In my last blog I told you that, in the next several blog postings, I will be discussing the Theory of Constraints parts replenishment model. If you’re like many companies, you have a problem with parts stock-outs on a regular basis and you always seem to be at odds with the supply people. In this series of posts, I will be showing you how to virtually eliminate these stock-out events while, at the same time, reducing your parts inventory in the neighborhood of 40-50%. Think about that, no stock-outs with half of the inventory!
In many manufacturing facilities, and even MRO facilities, the system typically in use is referred to as a Min/Max replenishment system. If you're in the defense industry (i.e. DoD), then I'm sure this is the system being used. One thing that is certain about these type systems is that they will eventually stop working. And many times, the Purchasing Manager, is actually measured on the basis of how much money can be saved. That is, the more money saved, the bigger his or her incentive bonus. So when you combine both of these factors, it’s typically a recipe for disaster in terms of parts availability. Think about it, on the one hand you need the parts to produce whatever it is you produce, while on the other hand you have the group responsible for keeping an adequate parts supply working to minimize the parts inventory. These two factors seem to be in conflict with each other don’t they? So how do we resolve this conflict? Let’s take a look.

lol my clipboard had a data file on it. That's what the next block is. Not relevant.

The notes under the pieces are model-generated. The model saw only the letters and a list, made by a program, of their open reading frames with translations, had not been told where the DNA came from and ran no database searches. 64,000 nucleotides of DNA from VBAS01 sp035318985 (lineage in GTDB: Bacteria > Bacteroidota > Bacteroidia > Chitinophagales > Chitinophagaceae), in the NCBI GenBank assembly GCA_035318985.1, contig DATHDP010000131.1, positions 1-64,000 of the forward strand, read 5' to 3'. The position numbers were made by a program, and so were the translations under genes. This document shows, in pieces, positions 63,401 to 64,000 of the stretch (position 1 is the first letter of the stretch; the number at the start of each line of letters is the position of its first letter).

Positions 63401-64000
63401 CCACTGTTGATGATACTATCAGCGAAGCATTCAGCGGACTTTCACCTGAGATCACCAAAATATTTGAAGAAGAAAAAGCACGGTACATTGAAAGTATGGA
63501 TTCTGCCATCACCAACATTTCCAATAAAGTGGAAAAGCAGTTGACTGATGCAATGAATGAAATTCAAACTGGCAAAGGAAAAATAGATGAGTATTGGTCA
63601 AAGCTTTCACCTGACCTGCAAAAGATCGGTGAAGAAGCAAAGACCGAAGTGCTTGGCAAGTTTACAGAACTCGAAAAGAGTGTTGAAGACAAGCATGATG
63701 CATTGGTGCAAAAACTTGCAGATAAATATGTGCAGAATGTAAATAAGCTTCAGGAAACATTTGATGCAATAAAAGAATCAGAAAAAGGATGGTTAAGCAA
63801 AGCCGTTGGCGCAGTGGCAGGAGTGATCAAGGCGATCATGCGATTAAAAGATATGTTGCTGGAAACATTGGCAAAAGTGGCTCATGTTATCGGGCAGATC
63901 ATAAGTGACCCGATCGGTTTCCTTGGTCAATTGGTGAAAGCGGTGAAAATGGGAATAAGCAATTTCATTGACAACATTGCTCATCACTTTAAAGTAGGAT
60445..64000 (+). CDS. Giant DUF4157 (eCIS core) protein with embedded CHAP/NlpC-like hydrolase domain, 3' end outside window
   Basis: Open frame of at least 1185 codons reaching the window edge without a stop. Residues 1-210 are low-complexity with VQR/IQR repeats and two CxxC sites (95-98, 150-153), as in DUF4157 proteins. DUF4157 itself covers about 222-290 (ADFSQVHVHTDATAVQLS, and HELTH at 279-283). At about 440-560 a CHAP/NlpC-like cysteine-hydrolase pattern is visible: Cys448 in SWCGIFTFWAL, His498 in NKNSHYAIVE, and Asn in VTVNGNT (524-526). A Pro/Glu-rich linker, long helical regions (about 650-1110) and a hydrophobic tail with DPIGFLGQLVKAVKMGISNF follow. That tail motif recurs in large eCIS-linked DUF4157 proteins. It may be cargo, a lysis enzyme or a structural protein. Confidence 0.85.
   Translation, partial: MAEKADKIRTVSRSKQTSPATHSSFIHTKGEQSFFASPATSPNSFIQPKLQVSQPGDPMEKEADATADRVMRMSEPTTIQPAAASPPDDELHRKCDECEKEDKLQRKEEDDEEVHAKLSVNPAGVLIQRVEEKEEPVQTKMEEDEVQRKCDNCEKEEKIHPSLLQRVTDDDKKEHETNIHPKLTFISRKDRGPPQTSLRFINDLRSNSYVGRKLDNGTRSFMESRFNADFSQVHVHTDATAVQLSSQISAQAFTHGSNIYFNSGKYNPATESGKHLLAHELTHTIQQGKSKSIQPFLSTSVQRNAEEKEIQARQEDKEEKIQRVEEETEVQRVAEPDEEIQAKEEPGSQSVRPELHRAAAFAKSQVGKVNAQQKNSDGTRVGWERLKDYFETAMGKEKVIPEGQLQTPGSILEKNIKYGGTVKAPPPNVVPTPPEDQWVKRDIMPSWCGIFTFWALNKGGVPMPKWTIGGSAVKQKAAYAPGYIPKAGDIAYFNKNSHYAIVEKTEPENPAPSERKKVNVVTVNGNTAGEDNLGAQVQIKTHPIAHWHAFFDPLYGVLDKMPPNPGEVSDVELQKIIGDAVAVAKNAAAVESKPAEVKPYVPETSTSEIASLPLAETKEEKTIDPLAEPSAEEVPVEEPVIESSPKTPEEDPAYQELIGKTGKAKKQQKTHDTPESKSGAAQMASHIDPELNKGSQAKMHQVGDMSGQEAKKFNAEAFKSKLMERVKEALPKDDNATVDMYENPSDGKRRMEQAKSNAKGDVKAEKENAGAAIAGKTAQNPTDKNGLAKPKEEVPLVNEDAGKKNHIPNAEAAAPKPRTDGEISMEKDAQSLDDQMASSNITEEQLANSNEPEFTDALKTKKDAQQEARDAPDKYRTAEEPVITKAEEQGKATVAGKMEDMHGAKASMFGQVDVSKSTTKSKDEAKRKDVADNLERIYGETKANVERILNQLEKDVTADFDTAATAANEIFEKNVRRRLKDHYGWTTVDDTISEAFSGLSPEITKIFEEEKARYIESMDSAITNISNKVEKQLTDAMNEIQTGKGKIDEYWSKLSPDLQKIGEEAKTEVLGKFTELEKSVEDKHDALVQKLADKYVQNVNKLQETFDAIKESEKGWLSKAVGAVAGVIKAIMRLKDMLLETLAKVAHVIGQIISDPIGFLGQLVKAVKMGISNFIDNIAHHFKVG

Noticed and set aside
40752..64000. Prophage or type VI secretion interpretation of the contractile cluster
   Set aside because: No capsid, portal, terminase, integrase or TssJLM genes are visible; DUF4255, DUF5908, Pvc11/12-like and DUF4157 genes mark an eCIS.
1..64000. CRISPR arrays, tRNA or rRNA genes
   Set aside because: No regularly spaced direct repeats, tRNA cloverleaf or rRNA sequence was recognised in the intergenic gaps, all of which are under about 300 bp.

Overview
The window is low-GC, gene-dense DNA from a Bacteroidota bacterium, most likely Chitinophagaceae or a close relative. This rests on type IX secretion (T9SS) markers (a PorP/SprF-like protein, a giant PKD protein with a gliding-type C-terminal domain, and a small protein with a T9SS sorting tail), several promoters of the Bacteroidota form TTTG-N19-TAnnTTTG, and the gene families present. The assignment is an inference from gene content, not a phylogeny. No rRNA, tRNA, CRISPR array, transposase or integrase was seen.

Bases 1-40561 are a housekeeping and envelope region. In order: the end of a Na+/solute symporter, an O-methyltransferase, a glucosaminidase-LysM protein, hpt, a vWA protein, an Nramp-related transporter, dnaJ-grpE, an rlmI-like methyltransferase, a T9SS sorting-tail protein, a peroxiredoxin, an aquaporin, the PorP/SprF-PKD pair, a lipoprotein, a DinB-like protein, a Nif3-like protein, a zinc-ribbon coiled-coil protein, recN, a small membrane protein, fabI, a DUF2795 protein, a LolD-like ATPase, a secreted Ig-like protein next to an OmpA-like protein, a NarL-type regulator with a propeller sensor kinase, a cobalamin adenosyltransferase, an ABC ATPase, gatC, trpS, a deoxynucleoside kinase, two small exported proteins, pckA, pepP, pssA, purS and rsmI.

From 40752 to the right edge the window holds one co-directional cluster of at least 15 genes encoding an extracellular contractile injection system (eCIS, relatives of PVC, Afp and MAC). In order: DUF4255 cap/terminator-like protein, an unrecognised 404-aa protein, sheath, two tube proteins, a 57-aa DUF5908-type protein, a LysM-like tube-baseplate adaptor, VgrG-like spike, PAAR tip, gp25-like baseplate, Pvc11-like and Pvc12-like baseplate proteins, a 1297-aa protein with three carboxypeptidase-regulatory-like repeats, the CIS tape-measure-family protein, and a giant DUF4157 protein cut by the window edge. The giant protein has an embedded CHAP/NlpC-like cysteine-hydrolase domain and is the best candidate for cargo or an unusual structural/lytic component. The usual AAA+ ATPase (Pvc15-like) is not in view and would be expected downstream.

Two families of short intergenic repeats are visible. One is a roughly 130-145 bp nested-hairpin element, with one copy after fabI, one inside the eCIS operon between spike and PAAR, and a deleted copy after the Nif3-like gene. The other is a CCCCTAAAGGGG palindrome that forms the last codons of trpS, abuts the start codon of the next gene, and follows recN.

The Min/Max supply system has three basic rules that must be followed as follows:
Rule 1: Determine the minimum and maximum stock levels for each part.
Rule 2: Don’t exceed the maximum stock level for each part.
Rule 3: Don’t re-order until you reach or go below the minimum stock level for each part.
The driving force behind these min/max rules are deeply imbedded in the cost world belief that in order to save money, you must reduce the amount of money being spent on parts. To do this, you must never buy more than the maximum level and never order until you reach the minimum level. It’s the age-old conflict of saving money versus making money.
The theory behind this min/max concept assumes that parts are stored at the lowest possible level of the supply chain, usually at the point of use and usually in a parts bin. The parts are then used until the calculated minimum quantity is either met or exceeded. When the minimum quantity is met or exceeded, an order is placed to replenish the parts back to the maximum level. The parts order proceeds up the chain from the bin they’re kept in to the production supply room and then on to the central warehouse where they are ordered.
The above diagram is a visual flow of what I just described and as you can see, the distribution of parts is from the top down and the re-order is from the bottom up (see the red and green arrows). The parts come into the central warehouse from the suppliers and from there they are distributed to your plant stock room. The parts are distributed to the appropriate line stock bins until they are needed in your operations. Usually once a week the bins are checked to determine the inventory level in each of the bin boxes. If the bins are at, or below, the minimum defined level, then an order is placed for that part number.
Even though this type of system “appears” to control the supply needs of your plant, in reality there are negative effects that we see and feel with the min/max system. In my next blog posting, we will discuss these negative effects and then present part of the TOC alternative.